Want a Self-Confident Kid? Try This.

One of my favorite RIE® Basic Principles is “trust in the infant’s competence.” Starting from birth, we trust that our baby is capable of—and interested in—learning and exploring the world to the degree she is ready. This means we allow her ample space and time to reach milestones on her own, or even to do things like grasp a toy without our help.

The big idea behind this principle is that, if given the space and time to learn and explore on his own, our child will not only develop beautifully, he will also cultivate a sense of his own capacity and capability from a very early age. 

I think this principle is applicable to our children long past infancy—indeed, throughout their developmental years. Here’s how trusting our kids’ unfolding can look as they grow.

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What if You Stopped Teaching Your Child?

My son recently got it into his head that he HAD to try ice-skating. So, over the holidays we took him to one of the seasonal rinks set up around the city at this time of year for San Francisco kids who otherwise might never see a real ice-covered anything.

The rink was, as my Irish friends say, chock-a-block with kids and adults of all ages. I’d say the average skill level was Dangerously Unsteady, with a couple of Just-Starting-To-Get-It folks thrown in the mix. One very thrilled, Approaching-Intermediate-Level Dad was zooming around the rink, narrowly missing taking out an unsuspecting skater with each lap.

I took one look at this scene and immediately went into Professor Mom mode. We got my son’s skates on, and I started coaching him on how to walk over to the rink without breaking his ankle. We secured one of those skater-assistance devices that’s a bit like a walker on blades, and bravely hobbled onto the ice.

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Help Your Child Sleep Better With Bedtime Rituals

Ahhhhh, sleep.

It’s one of the first things people ask new parents about, and the focus and source of a lot of our time, energy, and stress during the first years of our kids’ lives.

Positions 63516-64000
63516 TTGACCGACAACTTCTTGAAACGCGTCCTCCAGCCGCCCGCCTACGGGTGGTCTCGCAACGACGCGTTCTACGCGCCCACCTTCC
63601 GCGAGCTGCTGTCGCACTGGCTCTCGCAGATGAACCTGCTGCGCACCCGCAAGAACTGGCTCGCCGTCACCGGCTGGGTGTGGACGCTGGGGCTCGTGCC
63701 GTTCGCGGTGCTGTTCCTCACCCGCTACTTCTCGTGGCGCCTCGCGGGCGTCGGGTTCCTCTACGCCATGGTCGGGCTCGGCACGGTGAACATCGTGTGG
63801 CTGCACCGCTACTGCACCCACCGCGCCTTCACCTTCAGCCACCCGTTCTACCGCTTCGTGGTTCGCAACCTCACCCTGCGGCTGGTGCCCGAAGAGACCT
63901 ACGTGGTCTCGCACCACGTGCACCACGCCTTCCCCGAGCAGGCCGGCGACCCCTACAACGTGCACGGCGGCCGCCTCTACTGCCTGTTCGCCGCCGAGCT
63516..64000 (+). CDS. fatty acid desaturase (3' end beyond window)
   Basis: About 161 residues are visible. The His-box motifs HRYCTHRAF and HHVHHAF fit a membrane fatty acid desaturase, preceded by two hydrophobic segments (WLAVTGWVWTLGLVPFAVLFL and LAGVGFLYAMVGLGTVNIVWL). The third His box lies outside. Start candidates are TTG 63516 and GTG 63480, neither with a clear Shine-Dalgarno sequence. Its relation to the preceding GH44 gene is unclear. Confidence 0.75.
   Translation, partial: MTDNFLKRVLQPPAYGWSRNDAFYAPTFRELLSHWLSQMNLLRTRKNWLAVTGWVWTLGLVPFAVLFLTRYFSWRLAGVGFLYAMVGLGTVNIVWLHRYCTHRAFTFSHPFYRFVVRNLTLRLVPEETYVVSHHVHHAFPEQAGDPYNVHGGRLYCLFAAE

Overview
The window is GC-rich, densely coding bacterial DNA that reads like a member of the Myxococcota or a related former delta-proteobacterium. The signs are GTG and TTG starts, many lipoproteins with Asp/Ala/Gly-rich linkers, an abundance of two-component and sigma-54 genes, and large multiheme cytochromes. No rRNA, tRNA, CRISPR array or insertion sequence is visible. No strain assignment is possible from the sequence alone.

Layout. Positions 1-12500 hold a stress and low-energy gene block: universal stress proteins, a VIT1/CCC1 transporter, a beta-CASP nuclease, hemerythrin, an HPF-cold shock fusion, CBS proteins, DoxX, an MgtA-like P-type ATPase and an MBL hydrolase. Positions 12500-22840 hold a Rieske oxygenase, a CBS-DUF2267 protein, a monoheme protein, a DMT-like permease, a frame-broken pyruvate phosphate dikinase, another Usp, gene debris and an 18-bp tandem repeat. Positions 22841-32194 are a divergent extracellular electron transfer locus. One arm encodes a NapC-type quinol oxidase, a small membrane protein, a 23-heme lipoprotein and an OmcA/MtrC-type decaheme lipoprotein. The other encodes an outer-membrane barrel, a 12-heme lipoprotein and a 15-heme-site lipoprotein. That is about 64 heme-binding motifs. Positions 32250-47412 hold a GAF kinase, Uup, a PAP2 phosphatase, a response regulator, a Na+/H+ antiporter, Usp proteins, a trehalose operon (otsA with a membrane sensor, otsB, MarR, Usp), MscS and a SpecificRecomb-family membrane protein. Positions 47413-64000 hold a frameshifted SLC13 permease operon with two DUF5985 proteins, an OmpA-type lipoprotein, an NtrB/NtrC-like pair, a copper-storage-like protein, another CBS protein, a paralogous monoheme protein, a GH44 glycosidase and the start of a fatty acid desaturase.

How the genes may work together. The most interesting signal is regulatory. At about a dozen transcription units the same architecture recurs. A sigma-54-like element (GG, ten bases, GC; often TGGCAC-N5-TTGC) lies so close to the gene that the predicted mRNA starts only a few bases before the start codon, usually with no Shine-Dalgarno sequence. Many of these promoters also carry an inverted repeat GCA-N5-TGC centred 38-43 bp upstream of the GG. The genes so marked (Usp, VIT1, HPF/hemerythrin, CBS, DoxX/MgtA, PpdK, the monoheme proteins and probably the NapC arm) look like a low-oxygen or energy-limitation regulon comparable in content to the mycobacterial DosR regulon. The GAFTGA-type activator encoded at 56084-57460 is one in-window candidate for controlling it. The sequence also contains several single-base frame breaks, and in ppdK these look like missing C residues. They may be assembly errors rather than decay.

I recently visited with close friends and their week-old baby. One of the first things Dad said to me was, “wow, the sleep deprivation finally caught up with us. We were fine for a few days and then…” he trailed off. Then: “This is hard.”

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The Best Gifts You Can Give to Your Child This Holiday Season

It’s upon us: the holiday season! Thanksgiving is around the corner for those of us in the U.S., followed by the winter holidays, which usually means one thing for many of us: time with family.

Before we have kids, this time of year can feel like a lot, even if we have healthy and uncomplicated relationships with our family (ha!).

But when we add kids to the mix, the things we weather during this time of year—travel, delays, long meals, family dynamics, big feelings of all kinds, and increased stress due to all of this—can make us want to put a pillow over our heads until January 2nd.

While we can’t necessarily change our complicated family dynamics or remove all the stress from the holidays, there are a few things we can do as parents to make this time of year easier on all of us, especially our littlest members.

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How to Weather Big Transitions

My son starts at a brand-new school tomorrow. At 4.5, he’s starting preschool later than a bunch of his peers, but it was the right decision for our family to keep him in his sweet, small daycare for an extra year.

These kinds of transitions are part of parenting for all of us, whether it’s a move to a new school, a new home, or to becoming a sibling instead of an only child. Here are a few tips for weathering these kinds transitions with respect for your child’s process and your own.

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The Four Keys to Limit Setting

In a recent post about limit setting, I argued that, for our passionate little movers, limits are like the railings on a beautiful yet precarious dance floor.  We need them to provide safety and security as our kids explore the world and their place in it.

In this post I want to explore in greater detail how limit setting can look, through the lens of a beautiful path for living and relating to others called The Four-Fold Way®.

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What is Respectful Parenting (or RIE®), Anyway?

You may have heard about the Educaring® Approach, or RIE®—sometimes called “respectful parenting”—on the playground or from a friend who is a parent. But what is RIE® really all about? Is it right for your family?

Magda Gerber, who founded RIE®—which stands for Resources for Infant Educarers—believed that babies are whole, capable people deserving of our respect from the moment they are born.

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